• Modify the SIBOR project to keep track of its “energy” over time, and give a sign when it requires more. E.g., you could arbitrarily determine that it will perform seven enchantments before it will need to be “fed” again (or you could make the amount of energy expended proportional to the (im)probability of the enchantment), or if you are skilled at communication with spirits, you could ask it for a rate. Then create a cloud-data variable that increments each time you task the servitor with an enchantment (or that decrements if you want to start with a “full bar” of “energy” that becomes depleted). You can make a GUI element in the project that reflects the counter value, such as an “energy bar,” or just display some notification: “This is the seventh enchantment I have performed for you since my last feeding. Please make me a suitable offering after this.” You could even make the project refuse to work for you until it receives the payment agreed upon.
  • Make something like the SigilShooter project that involves multiple technomancers in a coordinated, online cyber-ritual. You could assign the target sigil a number of “hit points” that are decreased as participants attack the sigil; this variable would be stored on the cloud. You might make the sigil flash or give some other indication every time it is hit; or keep a “health bar” on the screen, which reduces in proportion to the falling hit points; or change the sigil’s costume to show it deteriorating as its hit points diminish.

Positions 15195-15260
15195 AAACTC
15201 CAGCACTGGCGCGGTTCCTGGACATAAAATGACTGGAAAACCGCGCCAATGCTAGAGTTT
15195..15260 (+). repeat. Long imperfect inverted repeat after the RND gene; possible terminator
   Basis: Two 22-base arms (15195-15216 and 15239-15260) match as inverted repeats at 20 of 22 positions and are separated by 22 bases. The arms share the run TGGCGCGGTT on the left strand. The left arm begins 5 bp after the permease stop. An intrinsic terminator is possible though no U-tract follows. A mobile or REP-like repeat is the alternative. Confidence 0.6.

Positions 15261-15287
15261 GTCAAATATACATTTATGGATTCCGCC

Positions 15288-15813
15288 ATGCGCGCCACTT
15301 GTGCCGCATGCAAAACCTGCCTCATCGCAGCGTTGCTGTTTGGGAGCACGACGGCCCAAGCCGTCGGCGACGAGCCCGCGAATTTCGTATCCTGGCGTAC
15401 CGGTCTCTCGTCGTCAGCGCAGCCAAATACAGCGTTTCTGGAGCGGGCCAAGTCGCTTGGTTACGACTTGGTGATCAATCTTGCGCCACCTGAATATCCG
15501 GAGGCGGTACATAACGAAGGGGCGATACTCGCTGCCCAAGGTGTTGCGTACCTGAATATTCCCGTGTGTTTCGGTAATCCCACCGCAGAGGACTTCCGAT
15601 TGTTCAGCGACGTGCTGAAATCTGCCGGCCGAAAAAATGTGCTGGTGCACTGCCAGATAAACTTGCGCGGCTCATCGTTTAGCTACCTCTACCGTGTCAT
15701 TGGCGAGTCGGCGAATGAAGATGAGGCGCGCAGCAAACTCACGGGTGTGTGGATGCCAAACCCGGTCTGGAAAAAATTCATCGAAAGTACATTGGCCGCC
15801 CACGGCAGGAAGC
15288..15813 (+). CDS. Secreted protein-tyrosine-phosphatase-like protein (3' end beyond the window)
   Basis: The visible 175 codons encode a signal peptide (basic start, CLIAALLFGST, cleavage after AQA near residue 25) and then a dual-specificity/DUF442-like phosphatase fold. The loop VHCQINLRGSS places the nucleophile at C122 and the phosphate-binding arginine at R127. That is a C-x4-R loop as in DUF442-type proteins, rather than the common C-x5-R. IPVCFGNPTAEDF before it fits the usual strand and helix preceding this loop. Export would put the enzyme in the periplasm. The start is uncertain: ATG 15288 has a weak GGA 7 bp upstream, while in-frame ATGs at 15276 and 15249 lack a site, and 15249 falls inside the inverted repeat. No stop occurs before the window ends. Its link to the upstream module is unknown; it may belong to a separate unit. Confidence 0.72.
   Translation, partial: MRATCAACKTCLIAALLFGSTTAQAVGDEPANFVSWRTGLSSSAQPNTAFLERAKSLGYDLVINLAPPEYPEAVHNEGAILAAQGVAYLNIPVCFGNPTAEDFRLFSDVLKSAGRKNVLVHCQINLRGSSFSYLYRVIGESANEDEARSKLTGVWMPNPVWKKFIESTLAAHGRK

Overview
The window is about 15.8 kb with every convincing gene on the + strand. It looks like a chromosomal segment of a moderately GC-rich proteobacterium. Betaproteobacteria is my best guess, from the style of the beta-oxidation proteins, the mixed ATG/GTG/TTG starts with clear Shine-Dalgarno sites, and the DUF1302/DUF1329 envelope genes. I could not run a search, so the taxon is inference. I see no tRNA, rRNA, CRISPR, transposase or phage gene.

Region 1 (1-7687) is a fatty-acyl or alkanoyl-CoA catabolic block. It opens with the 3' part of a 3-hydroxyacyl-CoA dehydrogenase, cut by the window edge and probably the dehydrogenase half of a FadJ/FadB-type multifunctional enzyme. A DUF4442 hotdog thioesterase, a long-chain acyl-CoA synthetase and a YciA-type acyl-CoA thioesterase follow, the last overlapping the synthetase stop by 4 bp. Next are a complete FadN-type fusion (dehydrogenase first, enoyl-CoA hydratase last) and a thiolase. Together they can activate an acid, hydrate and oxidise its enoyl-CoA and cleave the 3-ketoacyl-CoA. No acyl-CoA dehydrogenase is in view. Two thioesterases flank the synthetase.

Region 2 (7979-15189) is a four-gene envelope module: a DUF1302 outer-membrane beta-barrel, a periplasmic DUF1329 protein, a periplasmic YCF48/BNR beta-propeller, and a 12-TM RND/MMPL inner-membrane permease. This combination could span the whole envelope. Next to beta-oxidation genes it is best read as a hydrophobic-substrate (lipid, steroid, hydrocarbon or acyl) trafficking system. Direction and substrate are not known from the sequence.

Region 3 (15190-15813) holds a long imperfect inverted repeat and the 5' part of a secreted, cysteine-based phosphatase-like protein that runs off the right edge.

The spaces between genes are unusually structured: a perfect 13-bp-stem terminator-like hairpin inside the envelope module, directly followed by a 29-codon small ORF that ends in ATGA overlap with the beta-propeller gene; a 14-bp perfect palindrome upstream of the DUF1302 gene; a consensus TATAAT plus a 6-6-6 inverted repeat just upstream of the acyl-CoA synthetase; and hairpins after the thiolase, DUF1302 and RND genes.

• You can use the cloud to receive data from or send data to a Scratch project running on a remote computer. E.g., you could have a computer running a project connected to a PicoBoard or LEGO WeDo set at home, and run the same project from a remote location where you read data from the PicoBoard’s sensors or activate the WeDo’s motor. I leave it to you to imagine the occult applications.

Upgrade Your Hardware